How to Build Retirement Savings Foundation While Being a Nurse

More often than not, you get a clearer picture of the type of life you desire and have better self-confidence when you’re in your thirties. In any case, you probably spent your 20s learning hard lessons as regards independence and work. Although it may still not be totally clear, you appreciate the need to plan for your future.  When you cross into your thirties, your earning power increases but so do your financial responsibilities as well. You are most likely to start a family or a household in your thirties and you should start planning for your retirement.

The ideal time to prepare yourself for lasting savings success is when you’re in your 30s

The Employee Benefit Research Institute 2015 Retirement Confidence Survey states that fifty-nine percent of workers in their early 30s anticipate retiring by 65 years however 77% report below $25,000 in retirement savings. Only 37% of workers in their early 30s had attempted calculating the amount of money they have to set aside for retirement, while 26% were very certain about saving sufficient money to live a comfortable life all through their retirement years.

The ideal time to prepare yourself for lasting savings success is when you’re in your 30s. To make progress, you must first learn the ropes. It doesn’t necessarily have to be difficult. The most important thing is to be aware of what’s available to you and the reason you ought to begin immediately.


The greatest advantage you have in saving for your retirement when you are in your thirties is time. You’ve got nearly thirty-five years to save up depending on your individual circumstances and retirement goals. Suppose you save $5,000 every year starting from age 30 (with a 5% ROI annually), that will amount to about $500,000 (after taxes) by the time you get to 65 years. Your investment over the 35 year- period would be only $175,000 and this will generate close to half a million dollars.

However, if you delay till you are 40 years, you have to save about $10,000 yearly to be able to get the same end amount. And if you wait till you’re 50, the implication is that you’ll have to put aside over $21,000 yearly. Time enables your money to grow, and also provides you with more aggressive investment opportunities depending on your situation. Time also helps you to withstand the highs and lows of the market with a better sense of ease.


The best time to increase or max out your contributions is now if your employer provides a 401(k) retirement savings plan. In 2015, $18,000 was the maximum contribution for people below 50 years. Have knowledge of any vesting schedules to enable you to capture and hold on to the whole employer-paid match in your account. Keep in mind that your place of work is not the only place to put together retirement savings. Another vital part of your retirement savings plan is an Individual Retirement Account (IRA). If you’re below 50 years, the maximum amount that can be contributed to a Roth or a traditional IRA is $5,500 for 2015. Contributions to a traditional IRA may be tax deductible, in anticipation of some income phase-outs and whether your partner is already covered by a retirement savings plan at work. Consult your personal tax advisor for pertinent information concerning income restrictions and phase-outs.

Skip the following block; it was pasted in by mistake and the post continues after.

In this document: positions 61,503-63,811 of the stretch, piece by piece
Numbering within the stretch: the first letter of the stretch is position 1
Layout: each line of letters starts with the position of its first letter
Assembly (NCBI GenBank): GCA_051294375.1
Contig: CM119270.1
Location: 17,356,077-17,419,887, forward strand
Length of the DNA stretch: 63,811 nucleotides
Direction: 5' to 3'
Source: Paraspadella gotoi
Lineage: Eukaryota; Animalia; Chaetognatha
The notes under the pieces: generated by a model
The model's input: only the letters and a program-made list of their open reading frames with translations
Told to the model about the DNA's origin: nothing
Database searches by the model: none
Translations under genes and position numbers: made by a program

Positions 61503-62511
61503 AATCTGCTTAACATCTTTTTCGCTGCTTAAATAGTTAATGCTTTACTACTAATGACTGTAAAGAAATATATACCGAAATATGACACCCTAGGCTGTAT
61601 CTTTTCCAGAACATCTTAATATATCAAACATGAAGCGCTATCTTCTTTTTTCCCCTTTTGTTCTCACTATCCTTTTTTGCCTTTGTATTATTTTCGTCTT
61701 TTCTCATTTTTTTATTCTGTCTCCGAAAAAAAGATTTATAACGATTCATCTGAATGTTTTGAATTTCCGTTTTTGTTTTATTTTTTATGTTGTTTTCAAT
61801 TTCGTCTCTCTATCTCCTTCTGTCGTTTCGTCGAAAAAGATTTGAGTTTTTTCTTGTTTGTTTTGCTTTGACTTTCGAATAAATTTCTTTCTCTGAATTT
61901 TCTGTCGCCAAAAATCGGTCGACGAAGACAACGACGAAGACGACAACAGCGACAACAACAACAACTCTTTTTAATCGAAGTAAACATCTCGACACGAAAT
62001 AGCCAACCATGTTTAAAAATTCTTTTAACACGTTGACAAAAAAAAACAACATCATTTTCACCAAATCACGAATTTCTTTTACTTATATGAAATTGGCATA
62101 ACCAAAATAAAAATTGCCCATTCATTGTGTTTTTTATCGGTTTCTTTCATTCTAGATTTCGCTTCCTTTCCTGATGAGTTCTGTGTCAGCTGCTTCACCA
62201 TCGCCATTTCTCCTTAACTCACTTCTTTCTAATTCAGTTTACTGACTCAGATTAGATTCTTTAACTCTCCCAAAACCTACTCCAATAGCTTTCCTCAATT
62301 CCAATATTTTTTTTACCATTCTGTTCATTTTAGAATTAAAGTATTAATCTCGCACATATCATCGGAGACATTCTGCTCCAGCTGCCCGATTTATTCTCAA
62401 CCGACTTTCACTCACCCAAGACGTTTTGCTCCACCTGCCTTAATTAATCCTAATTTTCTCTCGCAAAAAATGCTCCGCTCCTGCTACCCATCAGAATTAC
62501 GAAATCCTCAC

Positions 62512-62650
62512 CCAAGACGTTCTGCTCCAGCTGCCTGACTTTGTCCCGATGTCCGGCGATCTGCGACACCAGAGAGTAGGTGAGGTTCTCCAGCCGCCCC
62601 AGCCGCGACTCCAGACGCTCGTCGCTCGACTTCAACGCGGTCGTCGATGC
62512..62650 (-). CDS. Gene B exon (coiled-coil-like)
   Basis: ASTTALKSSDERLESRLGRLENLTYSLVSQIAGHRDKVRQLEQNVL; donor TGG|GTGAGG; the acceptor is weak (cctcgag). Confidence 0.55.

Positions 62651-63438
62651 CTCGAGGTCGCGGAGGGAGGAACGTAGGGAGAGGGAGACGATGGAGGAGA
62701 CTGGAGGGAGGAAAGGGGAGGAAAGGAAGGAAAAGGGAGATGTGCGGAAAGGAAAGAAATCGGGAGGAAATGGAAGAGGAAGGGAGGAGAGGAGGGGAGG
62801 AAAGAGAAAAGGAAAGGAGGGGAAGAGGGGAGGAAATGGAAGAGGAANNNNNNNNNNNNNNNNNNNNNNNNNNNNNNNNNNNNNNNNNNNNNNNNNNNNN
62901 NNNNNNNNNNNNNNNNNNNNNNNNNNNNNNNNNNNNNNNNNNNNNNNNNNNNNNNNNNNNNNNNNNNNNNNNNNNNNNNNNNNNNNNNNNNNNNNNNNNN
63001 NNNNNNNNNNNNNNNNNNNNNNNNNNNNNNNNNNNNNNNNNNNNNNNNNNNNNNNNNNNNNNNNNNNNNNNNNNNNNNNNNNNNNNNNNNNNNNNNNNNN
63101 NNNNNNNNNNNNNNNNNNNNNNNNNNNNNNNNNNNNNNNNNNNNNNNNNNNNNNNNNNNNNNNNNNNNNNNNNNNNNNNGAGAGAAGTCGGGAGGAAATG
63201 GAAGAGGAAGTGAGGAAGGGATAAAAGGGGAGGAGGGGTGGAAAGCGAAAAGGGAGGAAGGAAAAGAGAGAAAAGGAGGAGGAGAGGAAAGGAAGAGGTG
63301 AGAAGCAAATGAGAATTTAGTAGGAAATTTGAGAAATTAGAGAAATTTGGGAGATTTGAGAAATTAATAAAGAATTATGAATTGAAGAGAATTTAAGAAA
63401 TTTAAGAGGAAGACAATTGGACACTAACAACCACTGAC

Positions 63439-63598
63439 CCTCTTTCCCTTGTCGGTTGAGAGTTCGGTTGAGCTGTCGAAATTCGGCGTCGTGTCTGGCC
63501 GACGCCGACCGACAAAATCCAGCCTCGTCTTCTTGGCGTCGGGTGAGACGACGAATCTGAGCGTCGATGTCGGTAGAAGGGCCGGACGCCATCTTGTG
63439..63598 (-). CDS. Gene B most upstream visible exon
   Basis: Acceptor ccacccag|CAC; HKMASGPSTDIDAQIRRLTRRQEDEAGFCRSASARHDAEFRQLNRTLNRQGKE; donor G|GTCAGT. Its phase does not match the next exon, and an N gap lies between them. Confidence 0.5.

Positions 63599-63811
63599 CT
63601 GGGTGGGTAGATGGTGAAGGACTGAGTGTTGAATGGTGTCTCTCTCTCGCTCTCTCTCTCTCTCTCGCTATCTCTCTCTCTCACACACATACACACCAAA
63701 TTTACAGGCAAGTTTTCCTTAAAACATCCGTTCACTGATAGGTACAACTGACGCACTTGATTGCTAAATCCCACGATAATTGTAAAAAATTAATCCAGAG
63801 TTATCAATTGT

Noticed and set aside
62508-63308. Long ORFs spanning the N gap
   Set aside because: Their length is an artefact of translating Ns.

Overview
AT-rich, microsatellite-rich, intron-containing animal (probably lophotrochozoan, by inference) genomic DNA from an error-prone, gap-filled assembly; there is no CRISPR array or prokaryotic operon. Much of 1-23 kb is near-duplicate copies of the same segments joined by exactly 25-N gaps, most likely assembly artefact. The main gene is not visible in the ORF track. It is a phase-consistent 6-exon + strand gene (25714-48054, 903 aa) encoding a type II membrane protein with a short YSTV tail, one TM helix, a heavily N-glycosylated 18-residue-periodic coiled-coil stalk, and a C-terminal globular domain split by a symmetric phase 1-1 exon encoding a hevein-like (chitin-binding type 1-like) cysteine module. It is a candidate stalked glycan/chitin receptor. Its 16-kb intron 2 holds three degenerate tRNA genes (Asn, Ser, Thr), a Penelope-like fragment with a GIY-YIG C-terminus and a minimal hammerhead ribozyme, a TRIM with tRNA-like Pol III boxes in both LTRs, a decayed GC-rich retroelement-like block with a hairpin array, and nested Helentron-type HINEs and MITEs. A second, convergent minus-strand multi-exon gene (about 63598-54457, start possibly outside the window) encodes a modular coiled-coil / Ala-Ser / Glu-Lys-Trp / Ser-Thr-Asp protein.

It is extremely important to protect yourself should in case things fail to go according to plan and you’ll most likely have this wisdom in your 30s. After having worked so hard, protecting your retirement savings is very important. Getting disability insurance is a vital safety net, especially if your family or spouse relies on your income. Although your employer may provide short-term coverage for disability, getting a private policy can help guarantee that coverage is there for as long as you require it. This insurance can help provide for your everyday expenses while you are incapacitated. It helps you avoid touching your retirement savings because it offers steady income.

Be wise about how you spend your 30s. This is the ideal time to build a more planned budget for your home. The more your earnings and expenses undertake regular patterns, the better you’ll be able to plan and achieve long-term goals. As you become more successful in your career, keep in mind that every increase in income does not essentially imply you must increase your lifestyle. Rather, focus on increasing your retirement savings.


U.S. Internal Revenue Service

Employee Benefit Research Institute, 2015 Retirement Confidence Survey

Written by 3rd independent party

2017-40569 10/17

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